The present study is the largest and longest follow-up study of Dutch Q-fever patients of the 2007 and 2008 outbreaks. Using a validated questionnaire, the Nijmegen Clinical Screening Instrument (NCSI), we provided a detailed assessment of the long-term effects of Q-fever on health status 12-26 months after onset of illness. The most important finding of this study was that, in two thirds of Q-fever patients of all ages, at least one sub-domain was severely (clinically) affected up to 26 months after the initial illness. The sub-domains General QoL (44.9%) and fatigue (43.5%) were most frequently severely affected.
Published data on health status, and its sub-domains, in Q-fever patients are scarce. Hatchette reported  that 52% of Q-fever patients were symptomatic and had an impaired QoL 27 months after infection, with significant lower scores on five of eight domains of the Medical Outcomes Study 36-Item Short-Form Health Survey (SF-36), as compared to non-infected controls. Impaired domains were: physical pain, physical function, emotional role, physical role and social function.
In our study we found 58.9% of patients with abnormal (mild and severe) fatigue. This is similar to other publications that state 68.7%  five and 64.9%  protracted fatigue up to ten to years after infection. Unfortunately we were unable to establish if Q fever patients mainly suffered fatigue the first year and later recovered as we only had contact with patients once. The fact that we found no differences between patients of the 2007 and 2008 cohorts is suggestive of persisting complaints.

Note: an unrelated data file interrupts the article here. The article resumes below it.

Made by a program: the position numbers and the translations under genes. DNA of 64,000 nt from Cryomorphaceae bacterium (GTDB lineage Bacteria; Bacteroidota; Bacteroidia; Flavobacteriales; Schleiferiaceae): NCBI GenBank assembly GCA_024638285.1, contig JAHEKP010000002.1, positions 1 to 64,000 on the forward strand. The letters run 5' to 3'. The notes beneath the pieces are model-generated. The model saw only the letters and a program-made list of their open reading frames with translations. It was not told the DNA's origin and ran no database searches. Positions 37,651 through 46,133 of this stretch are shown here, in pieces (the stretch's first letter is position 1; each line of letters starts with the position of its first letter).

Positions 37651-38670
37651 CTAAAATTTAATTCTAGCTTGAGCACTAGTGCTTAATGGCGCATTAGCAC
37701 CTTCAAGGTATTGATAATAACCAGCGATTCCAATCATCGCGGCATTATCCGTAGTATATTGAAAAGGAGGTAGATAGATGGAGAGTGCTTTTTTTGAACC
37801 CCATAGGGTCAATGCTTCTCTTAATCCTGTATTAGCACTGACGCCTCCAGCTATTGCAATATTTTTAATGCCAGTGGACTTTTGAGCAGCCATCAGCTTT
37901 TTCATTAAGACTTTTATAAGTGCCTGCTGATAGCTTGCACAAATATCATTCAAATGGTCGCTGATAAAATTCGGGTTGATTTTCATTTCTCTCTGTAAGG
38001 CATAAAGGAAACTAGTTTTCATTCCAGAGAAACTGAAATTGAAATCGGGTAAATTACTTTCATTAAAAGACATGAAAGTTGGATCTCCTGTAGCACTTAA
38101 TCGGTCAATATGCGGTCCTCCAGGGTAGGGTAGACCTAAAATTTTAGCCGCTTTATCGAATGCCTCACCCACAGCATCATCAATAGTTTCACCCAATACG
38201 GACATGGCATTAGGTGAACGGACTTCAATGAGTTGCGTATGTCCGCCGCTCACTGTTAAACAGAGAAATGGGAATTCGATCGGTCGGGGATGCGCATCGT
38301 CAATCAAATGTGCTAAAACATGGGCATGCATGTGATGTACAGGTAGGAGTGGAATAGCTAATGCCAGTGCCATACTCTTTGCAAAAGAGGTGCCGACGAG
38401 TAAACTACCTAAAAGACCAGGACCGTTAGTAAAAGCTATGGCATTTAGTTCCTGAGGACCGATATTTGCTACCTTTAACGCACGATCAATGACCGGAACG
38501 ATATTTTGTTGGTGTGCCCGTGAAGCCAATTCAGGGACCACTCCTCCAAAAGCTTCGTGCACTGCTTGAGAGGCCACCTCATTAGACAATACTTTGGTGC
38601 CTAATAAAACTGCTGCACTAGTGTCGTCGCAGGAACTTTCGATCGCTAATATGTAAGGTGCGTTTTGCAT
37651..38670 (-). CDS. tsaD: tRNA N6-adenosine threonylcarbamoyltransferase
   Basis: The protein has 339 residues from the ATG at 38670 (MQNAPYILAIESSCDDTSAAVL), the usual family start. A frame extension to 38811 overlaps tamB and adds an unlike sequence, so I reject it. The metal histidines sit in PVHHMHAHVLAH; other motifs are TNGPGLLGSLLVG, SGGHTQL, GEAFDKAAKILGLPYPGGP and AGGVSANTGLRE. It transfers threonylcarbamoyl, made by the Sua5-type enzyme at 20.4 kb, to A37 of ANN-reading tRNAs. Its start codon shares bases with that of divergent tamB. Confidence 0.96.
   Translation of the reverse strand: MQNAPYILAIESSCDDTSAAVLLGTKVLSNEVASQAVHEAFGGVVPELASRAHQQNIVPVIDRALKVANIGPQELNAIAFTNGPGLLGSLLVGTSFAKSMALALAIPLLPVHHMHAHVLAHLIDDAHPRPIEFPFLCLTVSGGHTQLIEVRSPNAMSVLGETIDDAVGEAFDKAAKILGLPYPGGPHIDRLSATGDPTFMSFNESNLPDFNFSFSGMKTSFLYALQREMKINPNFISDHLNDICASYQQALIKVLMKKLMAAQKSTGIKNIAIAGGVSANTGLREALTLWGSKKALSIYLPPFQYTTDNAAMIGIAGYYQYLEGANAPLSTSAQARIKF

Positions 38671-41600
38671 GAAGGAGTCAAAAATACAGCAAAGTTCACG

Some studies state that cytokine deregulation and immuno-modulation from persistence of C. burnetii, might be responsible  for prolonged fatigue, but others contradict this .
Other studies find prolonged impairment of the health status months after legionellosis and pneumonia. Dutch pneumonia patients had significantly affected SF-36 scores 18 months after pneumonia on the subscales physical function and general health status . Survivors of a Legionnaires Disease-outbreak in the Netherlands reported 17 months after infection severely impaired SF-36-domains: physical role function, general health and vitality . Up to 75.0% of patients reported fatigue . Although all three infectious diseases seem to cause long-term impairment; the impaired sub-domains differ.
The severity of initial illness in general negatively influences the long-term QoL [26, 27]. Similarly, the severity of the acute Q-fever symptoms predicts long-term symptoms . Our study shows that hospitalised patients more often scored abnormal on the sub-domains HRQoL, behavioural impairment and subjective symptoms than those that were not hospitalised during the acute phase of illness. We consider hospitalisation to be an indicator of the severity of the initial infection. Our assumption that Q-fever patients with severe acute illness are more likely to experience long-term impaired QoL was therefore proven correct. Another study shows that patients that had been admitted to the Intensive Care Unit - regardless of the cause - have an impaired QoL (SF-36) up to 18 months .
General QoL (44.9%) and fatigue (43.5%) were severely affected in our study subjects. A small study on Dutch Q-fever patients that measured the one year follow-up and also used the NCSI reported a higher rate of 53% of patients with severe fatigue . We suspect that the patients in that study had a higher hospitalisation rate and presented with more pneumonia than our patients. Consultation of our notification data confirmed this presumption, but the difference was marginal. Furthermore, proportionally more patients in that study might have been recruited from the local hospital's chest clinic. In the present study, we approached all patients in the region, regardless of the severity of the initial disease.
We found that heart disease increased the risk of subjective symptoms, behavioural and subjective impairment, HR QoL and dyspnoea emotions. Whereas lung disease negatively influenced the outcomes of the first three of these sub-domains.
Other authors stated that underlying heart [30, 31] or lung disease , arthritis , depression  and diabetes , all had a negative effect on the health status in different sub-domains. We also found this effect, except for diabetes, but could not compare data with existing studies, as most of these studies focus on specific diseases (such as COPD) and grades of severity. We however, combined all diseases of a certain tract.